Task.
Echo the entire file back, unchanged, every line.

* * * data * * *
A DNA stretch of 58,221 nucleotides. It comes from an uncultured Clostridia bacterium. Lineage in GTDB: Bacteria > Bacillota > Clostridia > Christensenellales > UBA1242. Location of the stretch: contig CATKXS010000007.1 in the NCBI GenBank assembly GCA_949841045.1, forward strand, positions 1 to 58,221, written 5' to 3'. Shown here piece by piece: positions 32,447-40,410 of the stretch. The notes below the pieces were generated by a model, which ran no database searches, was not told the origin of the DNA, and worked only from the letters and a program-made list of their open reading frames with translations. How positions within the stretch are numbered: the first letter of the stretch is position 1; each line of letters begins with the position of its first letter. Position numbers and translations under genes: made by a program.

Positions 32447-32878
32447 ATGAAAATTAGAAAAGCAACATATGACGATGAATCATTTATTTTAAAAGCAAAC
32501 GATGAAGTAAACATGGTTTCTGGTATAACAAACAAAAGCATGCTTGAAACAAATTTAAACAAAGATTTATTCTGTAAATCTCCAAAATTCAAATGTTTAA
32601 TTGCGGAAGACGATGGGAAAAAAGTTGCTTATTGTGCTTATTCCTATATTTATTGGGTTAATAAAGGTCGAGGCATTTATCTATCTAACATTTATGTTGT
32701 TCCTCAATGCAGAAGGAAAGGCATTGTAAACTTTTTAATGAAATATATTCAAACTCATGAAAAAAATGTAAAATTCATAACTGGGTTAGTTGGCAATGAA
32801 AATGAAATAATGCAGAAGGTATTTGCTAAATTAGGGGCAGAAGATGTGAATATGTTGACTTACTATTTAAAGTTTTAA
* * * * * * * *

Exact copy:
A DNA stretch of 58,221 nucleotides. It comes from an uncultured Clostridia bacterium. Lineage in GTDB: Bacteria > Bacillota > Clostridia > Christensenellales > UBA1242. Location of the stretch: contig CATKXS010000007.1 in the NCBI GenBank assembly GCA_949841045.1, forward strand, positions 1 to 58,221, written 5' to 3'. Shown here piece by piece: positions 32,447-40,410 of the stretch. The notes below the pieces were generated by a model, which ran no database searches, was not told the origin of the DNA, and worked only from the letters and a program-made list of their open reading frames with translations. How positions within the stretch are numbered: the first letter of the stretch is position 1; each line of letters begins with the position of its first letter. Position numbers and translations under genes: made by a program.

Positions 32447-32878
32447 ATGAAAATTAGAAAAGCAACATATGACGATGAATCATTTATTTTAAAAGCAAAC
32501 GATGAAGTAAACATGGTTTCTGGTATAACAAACAAAAGCATGCTTGAAACAAATTTAAACAAAGATTTATTCTGTAAATCTCCAAAATTCAAATGTTTAA
32601 TTGCGGAAGACGATGGGAAAAAAGTTGCTTATTGTGCTTATTCCTATATTTATTGGGTTAATAAAGGTCGAGGCATTTATCTATCTAACATTTATGTTGT
32701 TCCTCAATGCAGAAGGAAAGGCATTGTAAACTTTTTAATGAAATATATTCAAACTCATGAAAAAAATGTAAAATTCATAACTGGGTTAGTTGGCAATGAA
32801 AATGAAATAATGCAGAAGGTATTTGCTAAATTAGGGGCAGAAGATGTGAATATGTTGACTTACTATTTAAAGTTTTAA